REVIEW: The Cancellation of Crispin Cox

Brian Butler July 28, 2021

It’s getting close to the half-hour call in a theatre somewhere. Seated at the dressing room mirror actor Crispin Cox talks to us on the brink of what could be his moment of glory in a leading role.

He’s been called in at the last minute to star in the new musical of Les Liaisons Dangereuses, where he plays all the parts. Twist Number 1 – he’s got the part for which he auditioned and indeed played in two workshops of the show, due to what he calls the “cancellation” of leading rival actor Giles Freedman.

Mr Freedman has been a bad boy – he’s guilty of cultural appropriation – having pretended for years to be Jewish, and indeed having been cast in Jewish roles.

Crispin says Freedman’s his very best friend, but this is an arrogant, probably not very good rival who exposes his jealousy, along with general bitchiness to his agent, the stage manager, the show’s designer – everyone except its producer and its author.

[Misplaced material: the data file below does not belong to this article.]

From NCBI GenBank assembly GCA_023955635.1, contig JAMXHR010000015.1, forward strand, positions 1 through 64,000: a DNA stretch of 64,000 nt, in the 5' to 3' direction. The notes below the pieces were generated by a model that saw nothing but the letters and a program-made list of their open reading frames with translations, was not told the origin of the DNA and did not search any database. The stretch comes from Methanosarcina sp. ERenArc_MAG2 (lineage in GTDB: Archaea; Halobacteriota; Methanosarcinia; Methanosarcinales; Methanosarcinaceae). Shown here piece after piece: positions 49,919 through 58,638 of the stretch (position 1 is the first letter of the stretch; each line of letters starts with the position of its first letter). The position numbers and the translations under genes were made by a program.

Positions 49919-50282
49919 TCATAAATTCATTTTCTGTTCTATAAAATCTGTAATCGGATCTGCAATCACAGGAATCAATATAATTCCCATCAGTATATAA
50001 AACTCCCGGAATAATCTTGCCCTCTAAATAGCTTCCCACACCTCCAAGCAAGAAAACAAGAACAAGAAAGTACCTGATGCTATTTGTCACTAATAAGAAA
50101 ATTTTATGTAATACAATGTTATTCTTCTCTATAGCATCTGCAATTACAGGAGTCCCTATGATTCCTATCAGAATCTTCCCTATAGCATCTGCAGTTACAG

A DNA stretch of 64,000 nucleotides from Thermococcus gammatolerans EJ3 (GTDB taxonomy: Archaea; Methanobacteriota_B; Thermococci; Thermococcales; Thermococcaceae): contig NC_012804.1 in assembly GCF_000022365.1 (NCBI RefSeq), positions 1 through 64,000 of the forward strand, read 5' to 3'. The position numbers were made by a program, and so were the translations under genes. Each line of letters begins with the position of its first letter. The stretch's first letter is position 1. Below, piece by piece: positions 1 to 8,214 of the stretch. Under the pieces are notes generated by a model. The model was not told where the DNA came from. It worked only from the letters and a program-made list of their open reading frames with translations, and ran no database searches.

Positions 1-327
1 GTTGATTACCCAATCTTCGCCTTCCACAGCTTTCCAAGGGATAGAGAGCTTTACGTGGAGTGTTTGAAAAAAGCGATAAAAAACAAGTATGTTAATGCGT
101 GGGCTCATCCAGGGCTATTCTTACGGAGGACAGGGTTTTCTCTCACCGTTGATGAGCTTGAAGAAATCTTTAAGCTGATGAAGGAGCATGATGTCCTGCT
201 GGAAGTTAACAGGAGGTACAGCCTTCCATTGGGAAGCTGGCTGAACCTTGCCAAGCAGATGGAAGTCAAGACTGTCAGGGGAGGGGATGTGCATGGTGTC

Twist Number 2 – Crispin is the one who “outed “ Freedman. He has only the briefest qualm about it all – turns out that he is a serial outer, having got rid of the show’s original large cast and even its leading lady so it came to be a one-man show. Trouble is he didn’t get the part.

And to avoid a massive spoiler all I’ll say is there are two more twists – even more devastating than the earlier ones.

Conley, who was marvellous playing Satan in the Sorrows of Satan, and Miss Fox, the possibly crooked clairvoyant in the Fabulist Fox Sister, is every inch the damaged egomaniac, and he nuances his performance from snide sarcasm and petty triumph  to awkward target, downright villain and destroyed personality. It’s a marvellous bravura performance – a killer of a characterisation. And hats off to videographer Luke Rayner – the show was recorded in one take !

The Cancellation Of Crispin Cox has its world premiere on 29 July and then it’s on demand 30 July to 29 August

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